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Thursday, 11 January, 2001, 08:47 GMT
'Bizarre' planetary systems discovered
Planets BBC
Astronomers have found two planetary systems they say are puzzling and that will raise new questions about how planets form.

We have never seen anything like this

Paul Butler, Carnegie Institution of Washington
The scientists from the University of California, Berkeley, US, say a star 123 light-years from Earth is being circled by two objects, one of which may be the biggest planet ever found.

In the second system, two planets orbit a star in a gravitationally synchronised "dance".

The discoveries were announced at a meeting of the American Astronomical Society in San Diego. They are based on observations made at the Keck I telescope atop Mauna Kea in Hawaii and the Lick Observatory telescope in California.

Hybrid planet

The leader of the planet-searching team, Geoffrey Marcy, said a star called HD168443, in the constellation Serpens, was being circled by a planet 17 times more massive than Jupiter. It is the largest planetary-like object to be found beyond our own Solar System.

Star - HD168443
123 light-years away
One planet is 44m km from star. It has 7.7 Jupiter masses and orbital period of 58.1 days
Second planet is 430m km from star. It has 17.1 Jupiter masses and orbital period of 4.8 yrs
"This is more massive than a planet and it defies the conventional definition for a planet,'' said Marcy.

The new body is big enough to be called a brown dwarf, an object too large to be a conventional planet but too small to qualify as a proper star. Such objects are not massive enough to ignite the nuclear reactions in their cores that would make them shine like stars.

"We have never seen anything like this,'' said Paul Butler, a Carnegie Institution of Washington astronomer who works closely with Marcy. "To call it a brown dwarf sweeps the mystery under the rug. It is a mystery system."

Profound implications

Marcy added: "This defies explanation. We don't know if it is a brown dwarf or some type of hybrid.''

Marcy BBC
Geoff Marcy and colleagues find the discoveries perplexing
Most of the 50 or so new planets found circling stars other than our Sun are two to three times more massive than Jupiter. The detection technique does not allow astronomers to find Earth-sized planets.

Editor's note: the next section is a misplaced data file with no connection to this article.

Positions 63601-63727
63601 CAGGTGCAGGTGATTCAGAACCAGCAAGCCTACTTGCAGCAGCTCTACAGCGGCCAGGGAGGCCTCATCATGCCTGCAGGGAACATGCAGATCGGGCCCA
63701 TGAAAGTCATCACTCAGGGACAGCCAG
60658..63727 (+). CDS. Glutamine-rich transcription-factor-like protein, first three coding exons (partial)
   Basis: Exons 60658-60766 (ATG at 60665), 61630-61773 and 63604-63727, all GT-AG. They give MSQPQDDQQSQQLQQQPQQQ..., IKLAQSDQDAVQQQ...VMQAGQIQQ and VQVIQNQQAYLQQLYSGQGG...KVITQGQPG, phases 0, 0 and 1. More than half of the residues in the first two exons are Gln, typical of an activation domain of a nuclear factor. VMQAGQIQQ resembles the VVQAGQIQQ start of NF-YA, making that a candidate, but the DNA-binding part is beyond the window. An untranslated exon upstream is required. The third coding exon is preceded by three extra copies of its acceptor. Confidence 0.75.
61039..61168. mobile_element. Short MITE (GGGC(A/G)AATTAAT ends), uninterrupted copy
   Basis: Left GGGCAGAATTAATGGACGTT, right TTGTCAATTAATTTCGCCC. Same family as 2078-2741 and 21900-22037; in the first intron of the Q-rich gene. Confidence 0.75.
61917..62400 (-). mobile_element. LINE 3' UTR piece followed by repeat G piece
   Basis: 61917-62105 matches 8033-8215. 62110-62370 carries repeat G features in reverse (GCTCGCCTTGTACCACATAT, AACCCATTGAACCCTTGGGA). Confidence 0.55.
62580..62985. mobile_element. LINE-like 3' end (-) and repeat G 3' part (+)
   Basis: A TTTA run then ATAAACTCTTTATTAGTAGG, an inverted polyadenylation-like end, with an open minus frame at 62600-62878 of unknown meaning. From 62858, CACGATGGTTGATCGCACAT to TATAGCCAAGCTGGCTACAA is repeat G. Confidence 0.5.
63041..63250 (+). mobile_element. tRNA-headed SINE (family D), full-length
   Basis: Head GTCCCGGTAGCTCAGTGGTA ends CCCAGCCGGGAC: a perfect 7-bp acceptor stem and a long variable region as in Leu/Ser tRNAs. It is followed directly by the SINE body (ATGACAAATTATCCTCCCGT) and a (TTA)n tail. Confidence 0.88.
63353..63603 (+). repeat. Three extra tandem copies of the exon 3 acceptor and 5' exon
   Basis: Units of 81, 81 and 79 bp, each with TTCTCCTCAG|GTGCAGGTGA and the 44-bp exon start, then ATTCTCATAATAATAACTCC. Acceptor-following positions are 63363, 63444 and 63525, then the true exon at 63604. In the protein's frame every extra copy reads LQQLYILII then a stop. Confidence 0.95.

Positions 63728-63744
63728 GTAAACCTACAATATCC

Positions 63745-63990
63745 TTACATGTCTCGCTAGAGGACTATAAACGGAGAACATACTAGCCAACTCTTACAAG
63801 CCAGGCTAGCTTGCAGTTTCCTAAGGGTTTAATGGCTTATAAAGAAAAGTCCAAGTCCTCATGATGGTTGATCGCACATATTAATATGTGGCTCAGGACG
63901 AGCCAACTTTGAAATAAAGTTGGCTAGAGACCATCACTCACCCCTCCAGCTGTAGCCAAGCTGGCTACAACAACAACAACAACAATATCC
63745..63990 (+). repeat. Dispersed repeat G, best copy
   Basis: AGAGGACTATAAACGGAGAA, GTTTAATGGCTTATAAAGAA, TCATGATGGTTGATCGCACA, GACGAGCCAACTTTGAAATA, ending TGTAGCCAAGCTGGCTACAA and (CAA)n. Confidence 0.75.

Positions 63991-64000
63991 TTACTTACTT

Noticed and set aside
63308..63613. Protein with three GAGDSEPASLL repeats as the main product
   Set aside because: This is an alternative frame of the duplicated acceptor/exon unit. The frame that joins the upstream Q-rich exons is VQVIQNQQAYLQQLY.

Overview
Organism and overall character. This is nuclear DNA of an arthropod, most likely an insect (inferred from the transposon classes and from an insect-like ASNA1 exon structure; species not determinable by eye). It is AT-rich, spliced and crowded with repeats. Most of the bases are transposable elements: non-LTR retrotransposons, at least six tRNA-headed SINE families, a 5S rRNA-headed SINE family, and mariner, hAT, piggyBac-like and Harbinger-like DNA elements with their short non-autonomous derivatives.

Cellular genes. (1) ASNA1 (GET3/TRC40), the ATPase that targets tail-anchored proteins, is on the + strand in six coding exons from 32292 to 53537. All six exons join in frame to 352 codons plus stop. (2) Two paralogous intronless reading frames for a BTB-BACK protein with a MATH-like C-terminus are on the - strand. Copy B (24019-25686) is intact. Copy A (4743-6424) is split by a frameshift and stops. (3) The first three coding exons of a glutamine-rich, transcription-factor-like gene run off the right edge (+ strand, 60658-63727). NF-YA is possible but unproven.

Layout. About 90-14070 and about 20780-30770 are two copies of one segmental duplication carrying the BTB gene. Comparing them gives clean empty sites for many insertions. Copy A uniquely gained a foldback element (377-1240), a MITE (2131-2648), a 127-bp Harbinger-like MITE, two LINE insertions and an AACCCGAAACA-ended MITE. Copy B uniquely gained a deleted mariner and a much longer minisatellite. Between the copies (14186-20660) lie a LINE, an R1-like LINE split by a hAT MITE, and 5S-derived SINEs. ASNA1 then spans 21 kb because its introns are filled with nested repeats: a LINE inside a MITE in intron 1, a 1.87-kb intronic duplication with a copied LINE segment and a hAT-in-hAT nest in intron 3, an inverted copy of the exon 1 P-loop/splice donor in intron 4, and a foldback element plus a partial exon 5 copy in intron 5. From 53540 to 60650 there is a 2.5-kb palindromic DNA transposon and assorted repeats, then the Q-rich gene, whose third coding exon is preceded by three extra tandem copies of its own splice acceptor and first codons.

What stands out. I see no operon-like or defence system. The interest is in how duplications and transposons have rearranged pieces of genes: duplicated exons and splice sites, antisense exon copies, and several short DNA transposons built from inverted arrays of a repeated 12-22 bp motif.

"This is one of the most exciting discoveries yet,'' said Douglas Lin, of the University of California, Santa Cruz. "This discovery has profound theoretical implications.''

Marcy said a second planet in the HD168443 system had seven times the mass of Jupiter and orbited closer to its central star. He said both planets were probably huge gas balls, much like Jupiter and Saturn in our own Solar System.

Strong resonance

Another announcement at the American Astronomical Society's conference detailed two small planets orbiting a star called Gliese 876, a red-dwarf star 15 light-years from Earth in the constellation of Aquarius.

Star - Gliese 876
15 light-years away
One planet is 31.5m km from star. It has 1.8 Jupiter masses and orbital period of 61 days
Second planet is 19.5m km from star. It has 0.56 Jupiter masses and orbital period of 30 days
Debra Fischer, a member of the Marcy-Butler team, said one planet was about half the mass of Jupiter and the other was 1.9 times more massive. She added that the planets' orbits were gravitationally locked to each other in what is termed a resonate orbit. One circles the star every 30 days, and the other takes 60.

"These two resonate planets seem to be humming in harmony. They are like two harmonic notes on a stringed instrument," she said.

"We don't know how they could have gotten into that configuration,'' said Marcy. Jack Lissauer, from the American space agency Nasa, said: "The resonance between the two orbiting planets is among the most exciting planet detection discoveries to date.

"This is the first extrasolar planetary system to show a strong resonance. It is also the smallest star known to have any orbiting planets, much less two."

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